The Palestinian Authority’s Contradictory Claims about Jerusalem

Dec. 20 2018

Since 2011, the Palestinian Authority (PA) president Mahmoud Abbas has been pursuing a status of “internationalization,” in which the PA seeks to join various international bodies as the “state of Palestine” and then file lawsuits against Israel. Currently, the Palestine Liberation Organization (PLO)—which, for technical reasons, is the body doing the suing—has one complaint before the International Criminal Court (ICC) and another before the International Court of Justice (ICJ). Avi Bell notes that the claims it makes in the two courts regarding the status of Jerusalem contradict each other:

In the ICJ, the PLO claims that Jerusalem is an internationalized area called a “corpus separatum” [or “separate body”], over which no state can legally claim sovereignty. In the ICC, the PLO claims that just over half of Jerusalem (the part it calls “East Jerusalem”) is sovereign territory of what it calls the state of Palestine. Neither claim is meritorious. And more importantly, it’s impossible for both claims to be true simultaneously.

The PLO’s claim in the ICJ emerged in a lawsuit against the United States, in which the PLO claims that the U.S. violated the Vienna Convention on Diplomatic Relations by locating its embassy within Israel’s capital. [It] claims (incorrectly) that any state can invoke the court’s jurisdiction when an embassy is located in the wrong place. The PLO then claims (also incorrectly) that the Vienna Convention only permits embassies to be located within the territory of the “receiving state,” and (incorrectly) that none of Jerusalem is territory of the “receiving state” because all of Jerusalem is a “corpus separatum”—an internationalized territory to which no state can claim sovereignty. The grounds on which the PLO claims this unique status for Jerusalem are unclear but appear to be a mistaken belief that the failed UN General Assembly [partition] proposals of 1947 and 1949 altered the law of territorial sovereignty.

It is an unfortunate commentary on the politicization of both courts that meritless PLO claims have gone as far as they have in the ICJ and ICC. . . . But it is far more damning that international legal observers have remained silent about the irreconcilable contradiction between the PLO’s arguments to the two courts.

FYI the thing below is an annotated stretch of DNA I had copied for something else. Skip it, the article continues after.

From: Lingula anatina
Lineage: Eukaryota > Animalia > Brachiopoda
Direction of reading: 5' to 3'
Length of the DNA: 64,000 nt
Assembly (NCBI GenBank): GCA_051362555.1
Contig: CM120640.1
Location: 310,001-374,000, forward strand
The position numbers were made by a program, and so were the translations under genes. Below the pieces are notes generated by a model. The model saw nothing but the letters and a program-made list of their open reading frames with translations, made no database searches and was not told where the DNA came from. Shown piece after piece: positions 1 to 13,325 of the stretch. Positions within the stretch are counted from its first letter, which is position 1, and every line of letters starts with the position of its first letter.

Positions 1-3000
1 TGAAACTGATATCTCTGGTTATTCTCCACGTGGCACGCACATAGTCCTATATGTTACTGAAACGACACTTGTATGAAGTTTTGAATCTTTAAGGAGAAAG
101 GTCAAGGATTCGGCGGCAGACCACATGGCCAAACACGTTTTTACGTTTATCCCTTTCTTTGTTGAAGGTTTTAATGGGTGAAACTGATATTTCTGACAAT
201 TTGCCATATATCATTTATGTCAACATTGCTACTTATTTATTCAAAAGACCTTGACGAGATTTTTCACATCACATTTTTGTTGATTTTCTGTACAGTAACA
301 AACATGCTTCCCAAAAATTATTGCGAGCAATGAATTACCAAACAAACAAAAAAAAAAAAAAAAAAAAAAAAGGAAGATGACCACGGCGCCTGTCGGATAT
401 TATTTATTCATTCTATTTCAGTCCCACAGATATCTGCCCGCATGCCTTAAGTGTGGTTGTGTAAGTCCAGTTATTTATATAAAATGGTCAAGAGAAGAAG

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Read more at Times of Israel

More about: ICC, International Law, Israel & Zionism, Jerusalem, Palestinian Authority

European Aid to the Middle East Is Shaped by a Political Agenda

Feb. 18 2019

The EU’s European Civil Protection and Humanitarian Aid Operations Unit dispenses millions of dollars in economic and humanitarian assistance to dozens of countries every year. Although it claims to operate on principles of strict neutrality, independent of any political motivation and giving priority to the neediest cases, a look at its activities in the Middle East suggests an entirely different approach, as Hillel Frisch writes:

[T]he Middle East is the overwhelming beneficiary of EU humanitarian aid—nearly 1 billion of just over 1.4 billion euros. . . . The bulk of the funds goes toward meeting the costs of assistance to Syrian refugees, followed by smaller sums to Iraq, Yemen, “Palestine,” and North Africa. Sub-Saharan Africa, by contrast, receives less than one-third of that amount. The problem with such allocations is that the overwhelming majority of people living in dire poverty reside in sub-Saharan Africa, India, and Bangladesh. . . . The Palestinians, who are richer on average than those living in the poorest states of the world, . . . receive over six euros per capita, while the populations of the poorest states receive less than one-eighth of that amount. . . .

Even less defensible is the EU’s claim to political neutrality. Its favoritism toward the Palestinians on this score is visible as soon as one enters terms into the general search function on the European Commission’s website. Enter “Palestine” and you get 20,737 results. Enter “Ethiopia” and you get almost the same figure, despite massive differences in population size (Ethiopia’s 100 million versus fewer than 5 million Palestinians), geographic expanse (Ethiopia is 50 times the size of “Palestine”), and degree of sheer suffering. The Syrian crisis, which is said to have led to the loss of a half-million lives, merits not many more site results than “Palestine.”

One of the foci of the website’s reports [on the Palestinians] is the plight of 35,000 Bedouin whom the EU assists, often in clear violation of the law, in Area C—the part of the West Bank under exclusive Israeli control. The hundreds of thousands of Bedouin in Sinai, however, the plight of whom is readily acknowledged even by Egyptian officials, gets no mention, even though Egypt is a recipient of EU aid. . . .

Clearly, the EU’s approach to aid allocation has nothing to do with impartiality, true social-welfare needs, or humanitarian considerations. [Instead], it favors allocations to Syrian refugees above Yemeni refugees because of the higher probability that Syrian refugees will find their way to Europe. . . . The recipients of European largesse who are next in line [to Syrians], in relative terms, are the Palestinians. [This particular policy] can be attributed primarily to the EU’s hostility toward Israel, its rightful historical claims, and its security needs.

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Read more at BESA Center

More about: Europe and Israel, European Union, Israel & Zionism, Palestinians